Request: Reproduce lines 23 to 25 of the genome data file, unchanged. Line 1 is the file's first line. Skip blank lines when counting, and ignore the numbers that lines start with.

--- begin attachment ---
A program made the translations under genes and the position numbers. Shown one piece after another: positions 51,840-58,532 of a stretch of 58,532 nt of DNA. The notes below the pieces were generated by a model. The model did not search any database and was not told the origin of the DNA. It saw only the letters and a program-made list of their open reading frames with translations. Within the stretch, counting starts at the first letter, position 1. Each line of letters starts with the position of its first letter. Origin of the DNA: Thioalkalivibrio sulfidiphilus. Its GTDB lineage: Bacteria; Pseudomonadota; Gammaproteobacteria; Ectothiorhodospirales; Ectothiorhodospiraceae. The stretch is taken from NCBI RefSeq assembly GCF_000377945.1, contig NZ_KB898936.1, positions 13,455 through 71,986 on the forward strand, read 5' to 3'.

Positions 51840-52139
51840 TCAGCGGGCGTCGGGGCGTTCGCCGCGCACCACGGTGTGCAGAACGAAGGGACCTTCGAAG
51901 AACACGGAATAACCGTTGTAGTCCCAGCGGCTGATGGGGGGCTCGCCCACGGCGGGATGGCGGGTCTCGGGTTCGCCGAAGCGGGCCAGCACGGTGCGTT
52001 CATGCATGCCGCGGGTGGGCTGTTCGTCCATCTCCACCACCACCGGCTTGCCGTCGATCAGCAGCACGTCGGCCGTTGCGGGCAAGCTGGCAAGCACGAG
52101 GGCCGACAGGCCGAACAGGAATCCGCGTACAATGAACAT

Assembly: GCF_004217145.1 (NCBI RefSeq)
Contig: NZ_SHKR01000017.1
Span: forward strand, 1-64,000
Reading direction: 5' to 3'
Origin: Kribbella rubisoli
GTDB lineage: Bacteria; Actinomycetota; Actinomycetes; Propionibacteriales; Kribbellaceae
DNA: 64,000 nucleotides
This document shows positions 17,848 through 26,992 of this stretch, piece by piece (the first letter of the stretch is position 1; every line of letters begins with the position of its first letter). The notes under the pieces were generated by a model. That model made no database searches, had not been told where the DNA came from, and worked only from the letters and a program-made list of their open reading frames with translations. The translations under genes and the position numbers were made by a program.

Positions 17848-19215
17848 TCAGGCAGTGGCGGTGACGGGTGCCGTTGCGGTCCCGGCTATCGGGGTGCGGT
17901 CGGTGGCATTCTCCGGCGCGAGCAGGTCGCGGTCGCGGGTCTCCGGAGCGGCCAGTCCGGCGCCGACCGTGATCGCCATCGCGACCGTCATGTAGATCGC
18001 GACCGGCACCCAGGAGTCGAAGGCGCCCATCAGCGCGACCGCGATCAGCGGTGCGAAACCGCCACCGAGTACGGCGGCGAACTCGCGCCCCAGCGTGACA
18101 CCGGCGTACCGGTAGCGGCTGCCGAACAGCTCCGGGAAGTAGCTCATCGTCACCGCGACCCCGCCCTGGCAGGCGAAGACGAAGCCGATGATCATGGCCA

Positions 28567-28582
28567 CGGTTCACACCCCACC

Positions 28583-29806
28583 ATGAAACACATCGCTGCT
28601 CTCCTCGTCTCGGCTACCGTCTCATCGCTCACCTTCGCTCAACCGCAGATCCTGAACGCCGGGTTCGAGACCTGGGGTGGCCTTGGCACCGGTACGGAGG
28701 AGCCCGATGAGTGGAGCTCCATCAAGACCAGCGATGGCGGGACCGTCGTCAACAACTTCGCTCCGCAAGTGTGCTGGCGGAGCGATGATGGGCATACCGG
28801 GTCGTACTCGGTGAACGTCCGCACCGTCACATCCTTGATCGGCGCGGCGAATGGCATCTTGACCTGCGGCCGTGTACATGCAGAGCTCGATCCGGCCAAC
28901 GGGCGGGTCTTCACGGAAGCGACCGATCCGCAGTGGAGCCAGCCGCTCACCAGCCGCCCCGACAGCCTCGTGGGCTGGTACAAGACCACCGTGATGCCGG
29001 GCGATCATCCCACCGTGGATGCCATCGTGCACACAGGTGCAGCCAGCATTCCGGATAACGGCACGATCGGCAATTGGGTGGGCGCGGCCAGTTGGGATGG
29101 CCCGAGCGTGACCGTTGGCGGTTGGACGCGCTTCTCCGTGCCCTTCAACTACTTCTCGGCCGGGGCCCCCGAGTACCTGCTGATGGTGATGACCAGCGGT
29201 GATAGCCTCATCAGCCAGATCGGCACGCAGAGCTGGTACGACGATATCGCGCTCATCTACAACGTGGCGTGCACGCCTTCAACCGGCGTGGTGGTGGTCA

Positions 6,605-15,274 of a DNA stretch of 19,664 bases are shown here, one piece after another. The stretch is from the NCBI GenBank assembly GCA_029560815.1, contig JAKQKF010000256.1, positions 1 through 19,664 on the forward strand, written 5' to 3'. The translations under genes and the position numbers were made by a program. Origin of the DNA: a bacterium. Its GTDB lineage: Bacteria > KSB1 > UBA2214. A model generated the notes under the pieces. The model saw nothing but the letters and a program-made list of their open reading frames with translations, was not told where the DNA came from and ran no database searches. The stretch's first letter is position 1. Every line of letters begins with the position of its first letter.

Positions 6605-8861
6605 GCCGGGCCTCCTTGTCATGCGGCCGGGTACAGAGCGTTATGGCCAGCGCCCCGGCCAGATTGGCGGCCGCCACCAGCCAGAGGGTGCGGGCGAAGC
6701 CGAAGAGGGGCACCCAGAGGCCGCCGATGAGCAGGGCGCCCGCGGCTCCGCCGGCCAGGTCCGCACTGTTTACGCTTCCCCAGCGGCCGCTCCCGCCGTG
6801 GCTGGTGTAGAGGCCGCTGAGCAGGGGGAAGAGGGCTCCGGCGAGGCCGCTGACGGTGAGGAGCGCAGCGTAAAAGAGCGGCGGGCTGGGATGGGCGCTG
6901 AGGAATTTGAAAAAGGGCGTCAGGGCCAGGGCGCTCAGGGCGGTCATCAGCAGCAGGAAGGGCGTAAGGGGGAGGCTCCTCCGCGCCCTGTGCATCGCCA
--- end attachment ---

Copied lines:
28583 ATGAAACACATCGCTGCT
28601 CTCCTCGTCTCGGCTACCGTCTCATCGCTCACCTTCGCTCAACCGCAGATCCTGAACGCCGGGTTCGAGACCTGGGGTGGCCTTGGCACCGGTACGGAGG
28701 AGCCCGATGAGTGGAGCTCCATCAAGACCAGCGATGGCGGGACCGTCGTCAACAACTTCGCTCCGCAAGTGTGCTGGCGGAGCGATGATGGGCATACCGG